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Studies Examine Effects of 'Doughnut Hole' on Medicare Beneficiaries

By Melissa Attias, CQ Staff

FEBRUARY 3, 2009 -- Two studies released Tuesday show that while the Medicare Part D drug benefit reduced out-of-pocket spending for seniors and increased their use of essential medicines during its first year in 2006, Part D patients increased their use of less beneficial medications and decreased medication usage when they entered the coverage gap known as the "doughnut hole."

The authors of both studies, published on the Health Affairs Web site, recommended redesigning the benefit to provide additional coverage in the doughnut hole to prevent adverse health effects in seniors. The coverage gap was originally implemented to keep the cost of the program within the amount specified by the congressional budget resolution.

While the Centers for Medicare and Medicaid Services did not comment directly on the studies, agency spokesman Peter Ashkenaz said CMS data shows that in 2007 and 2008, the average number of prescriptions filled showed little change as enrollees entered the coverage gap.

Specifically, among enrollees who reached the coverage gap, there were small decreases in the average number of prescriptions per beneficiary per month from before beneficiaries they reached the gap to after they reached the gap. For beneficiaries qualifying for Medicare's low-income subsidy, the decline was from 6.63 to 6.55 prescriptions. Among beneficiaries who do not qualify for the subsidy, for those who have gap coverage, the number of prescriptions declined from 5.26 to 4.87 prescriptions. For beneficiaries without gap coverage, the decline was from 4.77 to 4.39 prescriptions, Ashkenaz said.

In the first study, researchers tracked 114,766 continuous users of three pharmacy chains who lacked prescription drug benefits and found that 55 percent initiated drug insurance under Part D. Among seniors who selected the benefit, Part D increased their drug use three to 37 percent and reduced their out-of-pocket spending 37 to 58 percent.

In addition, the data showed that co-payments for one month's worth of selected medications were $15 to $80 lower under Part D, in comparison with the pre-Part D period.

The study also measured usage levels in four drug categories: statins (used to reduce cholesterol), clopidogrel (used to prevent blood clots that can lead to heart attacks and strokes), proton-pump inhibitors (PPIs, use to reduce gastric acid) and warfarin (also used to prevent clotting). According to the findings, use of clopidogrel under Part D increased 11 percent while use of statins increased by 22 percent. In contrast, warfarin, which is less expensive, did not significantly increase, while PPIs, a drug class that many health experts think is overused, increased by 37 percent.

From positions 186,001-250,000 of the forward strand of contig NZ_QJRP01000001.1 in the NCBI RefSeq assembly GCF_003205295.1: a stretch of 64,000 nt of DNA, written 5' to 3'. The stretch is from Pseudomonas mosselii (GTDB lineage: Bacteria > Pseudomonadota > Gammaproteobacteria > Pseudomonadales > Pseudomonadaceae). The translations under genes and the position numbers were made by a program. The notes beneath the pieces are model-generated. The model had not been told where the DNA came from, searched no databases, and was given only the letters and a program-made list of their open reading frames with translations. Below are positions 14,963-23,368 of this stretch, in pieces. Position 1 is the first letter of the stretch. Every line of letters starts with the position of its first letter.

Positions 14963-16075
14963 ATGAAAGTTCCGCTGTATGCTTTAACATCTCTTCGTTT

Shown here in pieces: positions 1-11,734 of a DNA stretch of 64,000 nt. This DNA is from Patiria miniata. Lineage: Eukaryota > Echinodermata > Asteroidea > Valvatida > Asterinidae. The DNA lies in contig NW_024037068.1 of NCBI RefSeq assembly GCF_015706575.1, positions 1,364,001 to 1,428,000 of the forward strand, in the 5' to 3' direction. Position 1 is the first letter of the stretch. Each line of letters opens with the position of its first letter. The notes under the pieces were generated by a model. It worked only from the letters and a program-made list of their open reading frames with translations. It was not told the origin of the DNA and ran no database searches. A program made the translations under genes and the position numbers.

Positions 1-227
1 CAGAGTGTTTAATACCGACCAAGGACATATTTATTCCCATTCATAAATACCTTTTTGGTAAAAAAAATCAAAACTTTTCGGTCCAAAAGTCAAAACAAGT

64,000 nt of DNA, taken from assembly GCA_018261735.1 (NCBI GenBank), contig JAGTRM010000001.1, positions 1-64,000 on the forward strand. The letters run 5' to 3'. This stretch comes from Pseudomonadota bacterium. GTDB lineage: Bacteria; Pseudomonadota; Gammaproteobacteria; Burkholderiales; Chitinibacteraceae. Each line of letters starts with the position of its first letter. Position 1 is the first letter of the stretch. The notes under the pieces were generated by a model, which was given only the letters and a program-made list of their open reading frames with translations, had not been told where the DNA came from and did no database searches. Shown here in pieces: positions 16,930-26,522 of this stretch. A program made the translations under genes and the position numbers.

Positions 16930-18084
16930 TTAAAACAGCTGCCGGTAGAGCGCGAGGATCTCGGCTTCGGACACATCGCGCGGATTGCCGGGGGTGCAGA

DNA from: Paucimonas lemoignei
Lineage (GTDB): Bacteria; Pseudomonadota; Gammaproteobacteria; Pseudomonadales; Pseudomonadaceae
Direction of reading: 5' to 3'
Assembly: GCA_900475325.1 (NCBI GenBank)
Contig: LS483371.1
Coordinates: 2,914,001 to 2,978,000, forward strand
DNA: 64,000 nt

Finally, the study found that patients who reached the coverage gap filled fewer prescriptions than they did during the previous months under Part D. Specifically, medication usage decreased by amounts ranging from 5.7 percentage points a month for warfarin to 6.3 percentage points a month for statins for seniors who reached the doughnut hole.

"The Part D program has expanded seniors' access to prescription drugs while keeping costs far below expectations. In 2008, every senior across the country had access to a prescription drug plan that provided at least some coverage in the gap, and those without coverage still received discounts negotiated by Part D plans," said Robert Zirkelbach, spokesman for America's Health Insurance Plans. "Moreover, plans have also taken steps to mitigate the impact of the coverage gap, including incentives for greater use of generic prescription drugs which reduce out-of-pocket costs for seniors and delay their entry into the gap. Most importantly, seniors continue to express very high satisfaction with their prescription drug coverage."

The Pharmaceutical Research and Manufacturers of America (PhRMA) did not immediately respond to a request for comment.

To ensure that seniors are using the benefit effectively, the study authors suggest redesigning Part D to require evidence of clinical appropriateness before authorizing medication use and instituting benefit designs to reduce the cost patients must pay for the most effective medications.

The authors also recommend providing additional coverage in the doughnut hole for essential medications to prevent seniors from damaging their health.

In the second study, researchers examined two groups of Medicare beneficiaries: a group covered through an employer-sponsored plan with no coverage gap and a group covered by individual Medicare Advantage Prescription Drug plans with either no coverage or some generic drug coverage in the doughnut hole.

The results also show that those who received no coverage in the doughnut hole reduced their use of prescription drugs by 14 percent, or about 0.7 prescriptions per month, when they entered the coverage gap. Patients with coverage for generic drugs but not brand name drugs, in contrast, only reduced their medication use by 3 percent, or 0.14 prescriptions per month.

To overcome this drop-off in drug usage, researchers suggest mandating generic coverage in the doughnut hole. Researchers say increasing the initial 25 percent co-pay for drug spending between $250 and $2,250 by 5.6 percentage points to 30.6 percentage points will enable patients to have generic coverage in the doughnut hole with a $10 co-pay for each monthly prescription. Increasing the initial co-pay to 34.1 percent would provide generic coverage and eliminate the need for the $10 co-pays.

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